Washington Policy Weekly

I. Congress

1) Hearings and Briefings

Russia, Libya, and the 2019 Libya Stabilization Act. On December 3, the Libyan American Alliance hosted a briefing on Capitol Hill about the conflict in Libya and the prospects of a new bill aimed at helping to find a solution to it. That legislation, the Libya Stabilization Act (S. 2934), was introduced by a bipartisan group of senators in an effort to clarify and strengthen US policy toward Libya. The expert speakers addressed an audience of congressional aides and members of the public about the problems facing Libya, Russia’s role in further entrenching those problems, and ways this new piece of legislation might help disrupt the status quo.

All the experts—including George Washington University’s William Lawrence, Theodore Karasik of Gulf State Analytics, and Libya scholar Jason Pack—were generally uniform in their belief that the Libya Stabilization Act is a good piece of legislation and that it would pass Congress with bipartisan support. Pack, for example, praised the bill for its attention to what he called the “war economy” that perpetuates the fighting and, in his opinion, is the most difficult issue to solve in the country. However, the speakers differed on whether the legislation would be effective in forcing the current administration to craft and execute a coherent policy toward Libya.

2) Personnel and Correspondence

Lawmakers Meet with Controversial Duo from the West Bank. This week, according to a report by The Hill, members of the “Judea and Samaria Chamber of Commerce”—a joint initiative by Palestinian and Israeli businessmen—toured Washington to meet with members of Congress and government officials. Though the report did not name the members of Congress with whom the group’s founders, Ashraf Jabari and Avi Zimmerman, met, Rep. Ann Wagner (R-Missouri) confirmed that she held a meeting with them and others seeking investment opportunities in the occupied West Bank. The outfit is controversial among most Palestinians as it looks to normalize the occupation of the West Bank through economic integration with Israeli settlers. Even the name elicits some hostility, as Judea and Samaria constitute the biblical Jewish name for the West Bank and it is used in Israel to infer the Jewish claim to the territory. The Jerusalem Post chronicled how Jabari proves controversial among some Palestinian businesspeople.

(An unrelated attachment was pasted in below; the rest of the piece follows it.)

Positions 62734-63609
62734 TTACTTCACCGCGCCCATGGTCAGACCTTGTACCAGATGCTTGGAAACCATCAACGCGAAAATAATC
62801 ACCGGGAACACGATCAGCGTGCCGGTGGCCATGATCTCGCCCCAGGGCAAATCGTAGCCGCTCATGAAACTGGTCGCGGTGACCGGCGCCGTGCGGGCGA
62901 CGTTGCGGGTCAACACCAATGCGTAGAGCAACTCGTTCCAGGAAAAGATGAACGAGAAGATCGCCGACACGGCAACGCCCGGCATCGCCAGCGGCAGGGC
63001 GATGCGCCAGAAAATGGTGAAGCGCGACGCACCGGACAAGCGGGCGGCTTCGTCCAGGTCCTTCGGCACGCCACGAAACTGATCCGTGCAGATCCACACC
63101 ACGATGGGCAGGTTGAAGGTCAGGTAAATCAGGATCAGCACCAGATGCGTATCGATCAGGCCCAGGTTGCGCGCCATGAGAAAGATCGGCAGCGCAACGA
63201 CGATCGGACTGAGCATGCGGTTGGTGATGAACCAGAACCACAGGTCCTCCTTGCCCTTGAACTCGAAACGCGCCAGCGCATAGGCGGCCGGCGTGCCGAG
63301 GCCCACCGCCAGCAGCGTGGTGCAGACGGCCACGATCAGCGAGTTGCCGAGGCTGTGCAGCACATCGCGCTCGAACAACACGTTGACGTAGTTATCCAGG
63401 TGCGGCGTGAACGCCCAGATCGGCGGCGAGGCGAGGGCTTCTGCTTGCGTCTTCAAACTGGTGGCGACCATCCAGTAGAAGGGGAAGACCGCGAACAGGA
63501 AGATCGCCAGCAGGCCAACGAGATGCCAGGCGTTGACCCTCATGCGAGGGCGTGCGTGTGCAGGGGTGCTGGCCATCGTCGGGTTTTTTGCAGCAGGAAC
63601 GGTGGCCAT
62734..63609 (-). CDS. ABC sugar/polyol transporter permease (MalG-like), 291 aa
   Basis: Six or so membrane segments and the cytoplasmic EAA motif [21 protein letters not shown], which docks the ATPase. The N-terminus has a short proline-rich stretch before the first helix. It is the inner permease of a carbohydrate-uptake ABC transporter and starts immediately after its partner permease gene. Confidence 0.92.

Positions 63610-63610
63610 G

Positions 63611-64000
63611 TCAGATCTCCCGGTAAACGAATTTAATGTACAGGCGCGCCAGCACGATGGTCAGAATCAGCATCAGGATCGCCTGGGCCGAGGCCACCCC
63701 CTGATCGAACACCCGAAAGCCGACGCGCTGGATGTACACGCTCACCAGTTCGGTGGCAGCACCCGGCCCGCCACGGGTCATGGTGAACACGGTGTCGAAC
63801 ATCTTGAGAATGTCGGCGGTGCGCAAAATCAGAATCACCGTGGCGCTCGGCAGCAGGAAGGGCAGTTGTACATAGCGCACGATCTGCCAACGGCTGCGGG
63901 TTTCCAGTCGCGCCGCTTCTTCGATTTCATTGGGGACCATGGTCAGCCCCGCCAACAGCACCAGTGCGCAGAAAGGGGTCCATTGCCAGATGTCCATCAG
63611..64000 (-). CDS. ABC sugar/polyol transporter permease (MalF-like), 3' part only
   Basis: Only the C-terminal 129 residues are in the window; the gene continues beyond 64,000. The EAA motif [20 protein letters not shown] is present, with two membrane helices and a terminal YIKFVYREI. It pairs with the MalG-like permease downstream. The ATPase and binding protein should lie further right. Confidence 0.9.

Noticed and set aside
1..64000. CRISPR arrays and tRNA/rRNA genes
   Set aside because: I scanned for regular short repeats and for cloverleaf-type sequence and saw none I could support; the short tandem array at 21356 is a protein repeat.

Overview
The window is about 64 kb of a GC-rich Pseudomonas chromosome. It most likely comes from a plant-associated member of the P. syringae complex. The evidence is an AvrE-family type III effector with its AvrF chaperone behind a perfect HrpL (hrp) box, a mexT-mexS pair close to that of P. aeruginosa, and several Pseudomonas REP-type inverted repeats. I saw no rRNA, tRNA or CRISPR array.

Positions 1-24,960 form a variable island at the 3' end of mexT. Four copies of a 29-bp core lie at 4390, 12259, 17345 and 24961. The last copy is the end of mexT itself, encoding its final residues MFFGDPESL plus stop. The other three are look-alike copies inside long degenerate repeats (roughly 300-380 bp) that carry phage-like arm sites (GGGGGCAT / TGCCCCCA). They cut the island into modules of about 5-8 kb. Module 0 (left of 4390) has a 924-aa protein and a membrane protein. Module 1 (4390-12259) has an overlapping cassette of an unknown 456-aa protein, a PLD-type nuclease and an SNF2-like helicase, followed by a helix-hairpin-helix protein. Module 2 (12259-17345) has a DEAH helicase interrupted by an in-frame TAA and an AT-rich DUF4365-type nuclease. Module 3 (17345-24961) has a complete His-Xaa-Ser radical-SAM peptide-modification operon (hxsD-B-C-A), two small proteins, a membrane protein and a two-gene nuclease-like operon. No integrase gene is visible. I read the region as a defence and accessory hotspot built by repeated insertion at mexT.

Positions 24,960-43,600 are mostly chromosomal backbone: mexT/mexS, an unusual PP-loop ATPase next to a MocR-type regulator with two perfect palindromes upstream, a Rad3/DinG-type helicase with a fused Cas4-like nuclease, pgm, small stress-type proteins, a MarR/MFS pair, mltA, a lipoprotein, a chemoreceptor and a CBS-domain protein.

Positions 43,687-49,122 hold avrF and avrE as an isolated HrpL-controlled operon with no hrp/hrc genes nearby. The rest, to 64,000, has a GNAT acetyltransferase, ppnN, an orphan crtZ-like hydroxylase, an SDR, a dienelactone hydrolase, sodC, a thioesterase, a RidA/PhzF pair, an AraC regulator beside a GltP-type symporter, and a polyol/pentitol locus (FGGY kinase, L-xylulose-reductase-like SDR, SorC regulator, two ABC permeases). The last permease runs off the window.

Rep. Tlaib is Keynote Speaker at American Muslims for Palestine’s “Palestine Convention.” Throughout the last weekend of November, the civic group American Muslims for Palestine hosted its annual Palestine Convention. The keynote speaker was Rep. Rashida Tlaib (D-Michigan), the first Palestinian American woman and one of the first two Muslim women elected to the United States Congress. Tlaib is also an outspoken supporter of Palestine and backs the Boycott, Divestment, and Sanctions movement. As has become common in grassroots activism, Tlaib took an intersectional approach and tied the plight of the Palestinians with other injustices in the United States. She particularly mentioned injustices against persons of color, like the disconcerting conditions people from Central America endure at the United States’ southern border as a result of Trump Administration policies.

Senators Van Hollen, Graham Demand Turkey Sanctions. On December 2, Senators Chris Van Hollen (D-Maryland) and Lindsey Graham (R-South Carolina) wrote a letter to Secretary of State Mike Pompeo demanding that the administration levy sanctions on Turkey for its continued integration of the Russia S-400 missile defense system into its military. The two, who have previously worked together to craft a sanctions bill on Ankara for its foray into neighboring Syria, correctly pointed out that simply purchasing Russia’s S-400 system was grounds for Turkey to be sanctioned under US law. The administration, however, was reluctant to do so and Ankara has since moved toward actually testing a component of the system. The senators say that now is the time to sanction Turkey and apply pressure so it ceases moving forward with the Russian equipment.

Palestinian Authority Lobbies Congress on ATCA. Last week, Al-Monitor reported that the Palestinian Authority (PA) has hired a major Washington lobbying group to persuade lawmakers to amend a law known as the Anti-Terrorism Clarification Act, or ATCA. The PA has refused to take US aid since the law took effect for fear of being liable for damages in civil court cases. Even subsequent “fixes” to the law have put the PA in jeopardy of being subjected to lawsuits that could drain it of its already meager financial resources. Despite its efforts, the PA faces an uphill battle with members of Congress and competing interests in Washington.